A fuel cell converts the energy stored in hydrogen into useable power.
The fuel cell uses three main components: two electrodes called an anode and a cathode, and an ion conducting electrolyte. Ions are atoms with negative or positive charge.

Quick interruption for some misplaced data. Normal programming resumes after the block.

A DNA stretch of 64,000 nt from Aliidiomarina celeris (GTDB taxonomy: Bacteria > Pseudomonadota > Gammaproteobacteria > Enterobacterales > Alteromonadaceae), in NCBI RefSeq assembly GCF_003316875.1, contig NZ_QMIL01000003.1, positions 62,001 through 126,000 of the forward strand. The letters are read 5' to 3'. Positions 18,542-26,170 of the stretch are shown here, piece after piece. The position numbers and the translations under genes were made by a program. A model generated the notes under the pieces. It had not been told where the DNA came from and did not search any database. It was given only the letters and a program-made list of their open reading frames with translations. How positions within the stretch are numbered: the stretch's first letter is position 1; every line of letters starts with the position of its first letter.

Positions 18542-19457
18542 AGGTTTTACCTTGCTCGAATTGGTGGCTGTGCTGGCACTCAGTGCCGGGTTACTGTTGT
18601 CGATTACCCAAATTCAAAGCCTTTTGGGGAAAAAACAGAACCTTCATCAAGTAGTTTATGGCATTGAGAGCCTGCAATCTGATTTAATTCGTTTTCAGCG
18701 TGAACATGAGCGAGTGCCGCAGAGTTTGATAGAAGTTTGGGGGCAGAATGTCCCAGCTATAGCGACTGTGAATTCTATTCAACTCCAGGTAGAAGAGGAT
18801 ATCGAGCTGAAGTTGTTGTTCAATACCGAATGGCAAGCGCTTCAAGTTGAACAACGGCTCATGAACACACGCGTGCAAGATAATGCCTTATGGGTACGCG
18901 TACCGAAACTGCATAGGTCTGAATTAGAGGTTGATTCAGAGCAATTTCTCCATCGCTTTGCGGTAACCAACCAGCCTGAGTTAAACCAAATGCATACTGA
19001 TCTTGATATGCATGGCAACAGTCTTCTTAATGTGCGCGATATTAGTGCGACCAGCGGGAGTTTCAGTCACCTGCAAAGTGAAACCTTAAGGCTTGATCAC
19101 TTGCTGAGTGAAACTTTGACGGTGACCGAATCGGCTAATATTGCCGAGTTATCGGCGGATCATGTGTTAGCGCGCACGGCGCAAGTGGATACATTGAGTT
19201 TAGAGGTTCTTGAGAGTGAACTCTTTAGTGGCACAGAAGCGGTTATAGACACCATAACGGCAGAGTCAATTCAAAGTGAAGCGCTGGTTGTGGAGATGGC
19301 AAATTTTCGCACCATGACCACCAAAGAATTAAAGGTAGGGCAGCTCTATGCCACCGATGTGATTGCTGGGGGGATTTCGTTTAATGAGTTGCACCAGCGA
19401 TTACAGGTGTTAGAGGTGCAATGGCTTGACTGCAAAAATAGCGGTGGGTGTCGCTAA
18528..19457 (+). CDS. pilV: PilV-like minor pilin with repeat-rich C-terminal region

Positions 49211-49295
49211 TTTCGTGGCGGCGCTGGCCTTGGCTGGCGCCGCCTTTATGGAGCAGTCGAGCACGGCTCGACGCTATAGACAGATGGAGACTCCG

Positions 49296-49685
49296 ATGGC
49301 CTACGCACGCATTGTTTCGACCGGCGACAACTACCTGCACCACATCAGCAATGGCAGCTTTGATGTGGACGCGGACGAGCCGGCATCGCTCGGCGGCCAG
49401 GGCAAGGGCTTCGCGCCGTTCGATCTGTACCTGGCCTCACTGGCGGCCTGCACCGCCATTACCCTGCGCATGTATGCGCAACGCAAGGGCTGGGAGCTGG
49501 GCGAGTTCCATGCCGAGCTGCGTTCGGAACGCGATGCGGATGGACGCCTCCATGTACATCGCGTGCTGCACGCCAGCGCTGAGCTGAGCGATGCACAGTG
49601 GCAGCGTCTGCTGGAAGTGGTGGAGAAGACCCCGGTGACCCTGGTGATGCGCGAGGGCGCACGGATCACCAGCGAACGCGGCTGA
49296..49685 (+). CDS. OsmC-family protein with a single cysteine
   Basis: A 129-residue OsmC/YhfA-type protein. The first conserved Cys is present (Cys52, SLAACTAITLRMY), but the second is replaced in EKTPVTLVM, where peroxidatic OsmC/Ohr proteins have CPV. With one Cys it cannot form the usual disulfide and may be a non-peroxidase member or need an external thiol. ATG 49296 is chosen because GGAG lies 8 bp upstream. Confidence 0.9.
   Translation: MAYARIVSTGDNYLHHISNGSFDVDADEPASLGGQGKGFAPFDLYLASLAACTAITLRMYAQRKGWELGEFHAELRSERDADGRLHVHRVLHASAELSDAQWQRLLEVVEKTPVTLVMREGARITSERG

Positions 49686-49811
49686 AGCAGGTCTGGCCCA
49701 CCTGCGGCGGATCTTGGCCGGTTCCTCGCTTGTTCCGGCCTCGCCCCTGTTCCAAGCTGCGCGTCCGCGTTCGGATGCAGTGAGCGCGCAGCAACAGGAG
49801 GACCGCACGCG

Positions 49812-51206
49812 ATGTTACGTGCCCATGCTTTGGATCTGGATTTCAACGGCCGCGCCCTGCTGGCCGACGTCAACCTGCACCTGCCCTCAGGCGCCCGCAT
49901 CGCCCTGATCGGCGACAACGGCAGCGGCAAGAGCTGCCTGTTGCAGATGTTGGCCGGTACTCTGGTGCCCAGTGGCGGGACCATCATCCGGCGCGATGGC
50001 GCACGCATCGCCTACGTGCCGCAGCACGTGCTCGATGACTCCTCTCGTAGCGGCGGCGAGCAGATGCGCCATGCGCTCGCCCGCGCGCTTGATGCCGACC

There is also a fuel, usually hydrogen, and an oxidant, usually air. The anode is responsible for converting the hydrogen, the cathode for converting the air. The role of the ion conducting electrolyte is very important, as it allows ions to pass between the electrodes but not electrons. The electrons are instead forced to flow outside of the fuel cell – this movement of electrons is electricity.